Amurath to Amurath

Amurath to Amurath

Author: Gertrude Margaret Lowthian Bell

Publisher: Library of Alexandria

ISBN: 9781465612830

Category: Iraq

Page: 369

View: 790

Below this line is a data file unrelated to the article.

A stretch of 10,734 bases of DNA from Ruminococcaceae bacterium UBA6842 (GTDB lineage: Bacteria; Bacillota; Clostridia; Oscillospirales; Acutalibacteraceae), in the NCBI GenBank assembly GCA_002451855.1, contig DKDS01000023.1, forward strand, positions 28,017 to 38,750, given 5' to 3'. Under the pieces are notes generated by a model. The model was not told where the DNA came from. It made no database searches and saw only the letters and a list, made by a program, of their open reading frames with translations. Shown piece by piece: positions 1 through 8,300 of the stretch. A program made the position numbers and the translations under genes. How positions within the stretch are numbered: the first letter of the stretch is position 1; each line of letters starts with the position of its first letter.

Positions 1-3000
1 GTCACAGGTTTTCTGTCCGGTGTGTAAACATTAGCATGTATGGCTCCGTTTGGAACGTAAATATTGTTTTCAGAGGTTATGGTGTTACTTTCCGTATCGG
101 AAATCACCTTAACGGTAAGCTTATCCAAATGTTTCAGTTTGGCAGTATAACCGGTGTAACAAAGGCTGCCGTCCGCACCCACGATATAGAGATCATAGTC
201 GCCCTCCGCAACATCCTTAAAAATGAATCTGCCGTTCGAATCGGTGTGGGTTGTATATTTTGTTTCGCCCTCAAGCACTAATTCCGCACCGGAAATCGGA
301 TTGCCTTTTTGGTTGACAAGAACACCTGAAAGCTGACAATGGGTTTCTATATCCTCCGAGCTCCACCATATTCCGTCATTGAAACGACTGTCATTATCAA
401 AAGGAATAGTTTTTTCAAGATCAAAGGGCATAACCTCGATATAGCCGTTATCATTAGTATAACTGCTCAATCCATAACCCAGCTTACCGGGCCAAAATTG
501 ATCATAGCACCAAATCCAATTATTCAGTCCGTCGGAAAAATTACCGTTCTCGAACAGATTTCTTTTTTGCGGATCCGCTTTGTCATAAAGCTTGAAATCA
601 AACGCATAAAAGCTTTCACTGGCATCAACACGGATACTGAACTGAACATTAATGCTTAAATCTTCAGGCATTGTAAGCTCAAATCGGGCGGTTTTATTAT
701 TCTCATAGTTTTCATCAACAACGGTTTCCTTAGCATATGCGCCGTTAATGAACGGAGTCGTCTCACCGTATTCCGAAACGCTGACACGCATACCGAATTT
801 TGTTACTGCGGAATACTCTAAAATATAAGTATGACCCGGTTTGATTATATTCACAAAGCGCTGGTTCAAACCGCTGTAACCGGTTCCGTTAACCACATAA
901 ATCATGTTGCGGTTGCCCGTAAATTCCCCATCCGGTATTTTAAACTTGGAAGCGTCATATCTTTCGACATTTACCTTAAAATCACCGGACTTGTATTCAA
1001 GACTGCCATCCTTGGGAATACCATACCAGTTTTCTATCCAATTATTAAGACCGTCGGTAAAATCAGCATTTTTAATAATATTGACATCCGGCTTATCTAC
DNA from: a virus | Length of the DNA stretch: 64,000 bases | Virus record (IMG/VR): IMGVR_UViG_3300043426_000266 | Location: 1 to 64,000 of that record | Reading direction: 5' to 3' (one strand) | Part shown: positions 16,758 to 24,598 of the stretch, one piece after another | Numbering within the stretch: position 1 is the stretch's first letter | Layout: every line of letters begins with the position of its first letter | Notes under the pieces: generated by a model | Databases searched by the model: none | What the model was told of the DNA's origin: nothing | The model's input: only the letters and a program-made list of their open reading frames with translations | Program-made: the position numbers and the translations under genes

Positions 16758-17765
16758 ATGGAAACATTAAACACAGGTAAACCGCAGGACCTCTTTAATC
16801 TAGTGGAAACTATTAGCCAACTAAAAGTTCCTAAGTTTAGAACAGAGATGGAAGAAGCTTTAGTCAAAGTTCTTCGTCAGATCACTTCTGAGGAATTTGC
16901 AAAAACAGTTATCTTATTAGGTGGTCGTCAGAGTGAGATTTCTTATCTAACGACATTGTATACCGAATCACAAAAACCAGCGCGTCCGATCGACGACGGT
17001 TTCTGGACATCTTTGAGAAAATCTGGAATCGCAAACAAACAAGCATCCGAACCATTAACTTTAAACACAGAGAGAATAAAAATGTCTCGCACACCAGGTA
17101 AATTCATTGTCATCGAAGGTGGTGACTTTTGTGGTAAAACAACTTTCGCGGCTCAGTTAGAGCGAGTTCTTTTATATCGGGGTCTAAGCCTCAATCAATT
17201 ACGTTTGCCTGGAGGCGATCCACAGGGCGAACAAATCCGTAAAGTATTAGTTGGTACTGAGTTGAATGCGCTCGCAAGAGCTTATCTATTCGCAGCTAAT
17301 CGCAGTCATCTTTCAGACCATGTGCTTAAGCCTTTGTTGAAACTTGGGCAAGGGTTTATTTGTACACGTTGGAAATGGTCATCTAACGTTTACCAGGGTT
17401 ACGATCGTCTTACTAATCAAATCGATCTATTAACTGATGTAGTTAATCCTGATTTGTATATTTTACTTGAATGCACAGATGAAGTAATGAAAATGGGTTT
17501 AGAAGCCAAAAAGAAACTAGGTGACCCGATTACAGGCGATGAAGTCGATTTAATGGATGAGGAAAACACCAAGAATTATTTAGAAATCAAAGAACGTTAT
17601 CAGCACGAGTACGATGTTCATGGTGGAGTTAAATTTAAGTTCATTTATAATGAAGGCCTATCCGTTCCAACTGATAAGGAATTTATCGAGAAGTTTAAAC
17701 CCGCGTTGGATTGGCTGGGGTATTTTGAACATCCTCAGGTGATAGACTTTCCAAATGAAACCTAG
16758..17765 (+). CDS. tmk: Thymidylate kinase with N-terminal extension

When I was pursuing along the banks of the Euphrates the leisurely course of oriental travel, I would sometimes wonder, sitting at night before my tent door, whether it would be possible to cast into shape the experiences that assailed me. And in that spacious hour, when the silence of the embracing wilderness was enhanced rather than broken by the murmur of the river, and by the sounds, scarcely less primeval, that wavered round the camp fire of my nomad hosts, the task broadened out into a shape which was in keeping with the surroundings. Not only would I set myself to trace the story that was scored upon the face of the earth by mouldering wall or half-choked dyke, by the thousand vestiges of former culture which were scattered about my path, but I would attempt to record the daily life and speech of those who had inherited the empty ground whereon empires had risen and expired. Even there, where the mind ranged out unhindered over the whole wide desert, and thought flowed as smoothly as the flowing stream—even there I would realize the difficulty of such an undertaking, and it was there that I conceived the desire to invoke your aid by setting your name upon the first page of my book. To you, so I promised myself, I could make clear the intention when accomplishment lagged far behind it. To you the very landscape would be familiar, though you had never set eyes upon it: the river and the waste which determined, as in your country of the Nile, the direction of mortal energies. And you, with your profound experience of the East, have learnt to reckon with the unbroken continuity of its history. Conqueror follows upon the heels of conqueror, nations are overthrown and cities topple down into the dust, but the conditions of existence are unaltered and irresistibly they fashion the new age in the likeness of the old. “Amurath an Amurath succeeds” and the tale is told again. Where past and present are woven so closely together, the habitual appreciation of the divisions of time slips insensibly away. Yesterday’s raid and an expedition of Shalmaneser fall into the same plane; and indeed what essential difference lies between them? But the reverberation of ancient fame sounds more richly in the ears than the voice of modern achievement. The banks of the Euphrates echo with ghostly alarums; the Mesopotamian deserts are full of the rumour of phantom armies; you will not blame me if I passed among them “trattando l’ombre come cosa salda.”